The mission builds upon the successes of the ESACluster Mission, but will surpass it in spatial resolution and in temporal resolution, allowing for the first time measurements of the critical electron diffusion region, the site where magnetic reconnection occurs. Its orbit is optimized to spend extended periods in locations where reconnection is known to occur: at the dayside magnetopause—the place where the pressure from the solar wind and the planets' magnetic field are equal—and in the magnetotail—which is formed by pressure from the solar wind on a planet's magnetosphere and which can extend great distances away from its originating planet.
Magnetic reconnection in Earth's magnetosphere is one of the mechanisms responsible for the aurora, and it is important to the science of controlled nuclear fusion because it is one mechanism preventing magnetic confinement of the fusion fuel. The study of turbulence in outer space involves the measurement of motions of matter in stellar atmospheres, like that of the Sun, and magnetic reconnection is a phenomenon in which energy is efficiently transferred from a magnetic field to charged particles.
The principal investigator is James L. Burch of Southwest Research Institute, assisted by an international team of investigators, both instrument leads and theory and modeling experts. The Project Scientist is Thomas E. Moore of Goddard Space Flight Center. Education and public outreach is a key aspect of the mission, with student activities, data sonification, and planetarium shows being developed.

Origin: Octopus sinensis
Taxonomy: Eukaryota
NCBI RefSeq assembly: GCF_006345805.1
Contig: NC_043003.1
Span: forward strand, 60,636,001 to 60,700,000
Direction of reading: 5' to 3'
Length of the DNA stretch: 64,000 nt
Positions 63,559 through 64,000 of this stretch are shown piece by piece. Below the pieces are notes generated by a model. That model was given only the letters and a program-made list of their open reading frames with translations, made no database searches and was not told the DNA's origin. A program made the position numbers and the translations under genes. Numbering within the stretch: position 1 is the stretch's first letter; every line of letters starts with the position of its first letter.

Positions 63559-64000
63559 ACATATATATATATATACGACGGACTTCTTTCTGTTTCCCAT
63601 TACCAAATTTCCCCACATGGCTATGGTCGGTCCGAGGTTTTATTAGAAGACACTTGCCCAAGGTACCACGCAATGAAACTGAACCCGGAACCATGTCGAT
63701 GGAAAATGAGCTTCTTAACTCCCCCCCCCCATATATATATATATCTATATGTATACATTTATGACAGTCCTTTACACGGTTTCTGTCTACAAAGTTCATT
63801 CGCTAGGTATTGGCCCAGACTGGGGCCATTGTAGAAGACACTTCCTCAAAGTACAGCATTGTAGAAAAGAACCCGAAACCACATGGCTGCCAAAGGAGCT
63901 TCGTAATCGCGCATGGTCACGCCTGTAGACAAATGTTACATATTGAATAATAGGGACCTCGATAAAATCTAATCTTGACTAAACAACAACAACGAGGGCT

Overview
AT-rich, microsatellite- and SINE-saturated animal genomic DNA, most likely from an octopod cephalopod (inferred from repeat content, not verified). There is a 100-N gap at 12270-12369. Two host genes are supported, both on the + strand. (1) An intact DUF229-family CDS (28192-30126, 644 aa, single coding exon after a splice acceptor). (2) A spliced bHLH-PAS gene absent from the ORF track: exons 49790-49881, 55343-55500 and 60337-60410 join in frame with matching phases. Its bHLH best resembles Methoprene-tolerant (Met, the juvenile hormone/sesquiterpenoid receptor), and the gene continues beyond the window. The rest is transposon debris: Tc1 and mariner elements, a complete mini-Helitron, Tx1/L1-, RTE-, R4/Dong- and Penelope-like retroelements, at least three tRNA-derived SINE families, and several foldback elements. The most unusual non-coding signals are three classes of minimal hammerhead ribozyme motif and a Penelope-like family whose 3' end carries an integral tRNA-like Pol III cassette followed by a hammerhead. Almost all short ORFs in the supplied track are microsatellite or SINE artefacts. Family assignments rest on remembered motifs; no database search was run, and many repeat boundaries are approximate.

In order to collect the desired science data, the four satellite MMS constellation must maintain a tetrahedral formation through a defined region of interest in a highly elliptical orbit. The formation will be maintained through the use of a next generation space rated GPS receiver, Navigator, to provide orbit knowledge, and regular formation maintenance maneuvers.
Sharma, A. Surjalal; Curtis, Steven A. (2005). "Magnetospheric Multiscale Mission". Nonequilibrium Phenomena in Plasmas. Astrophysics and Space Science Library 321. Springer Netherlands. pp. 179–195. doi:10.1007/1-4020-3109-2_8. ISBN978-1-4020-3108-3.
National Research Council (2003). The Sun to the Earth - And Beyond. National Academies Press. ISBN978-0-309-08972-2.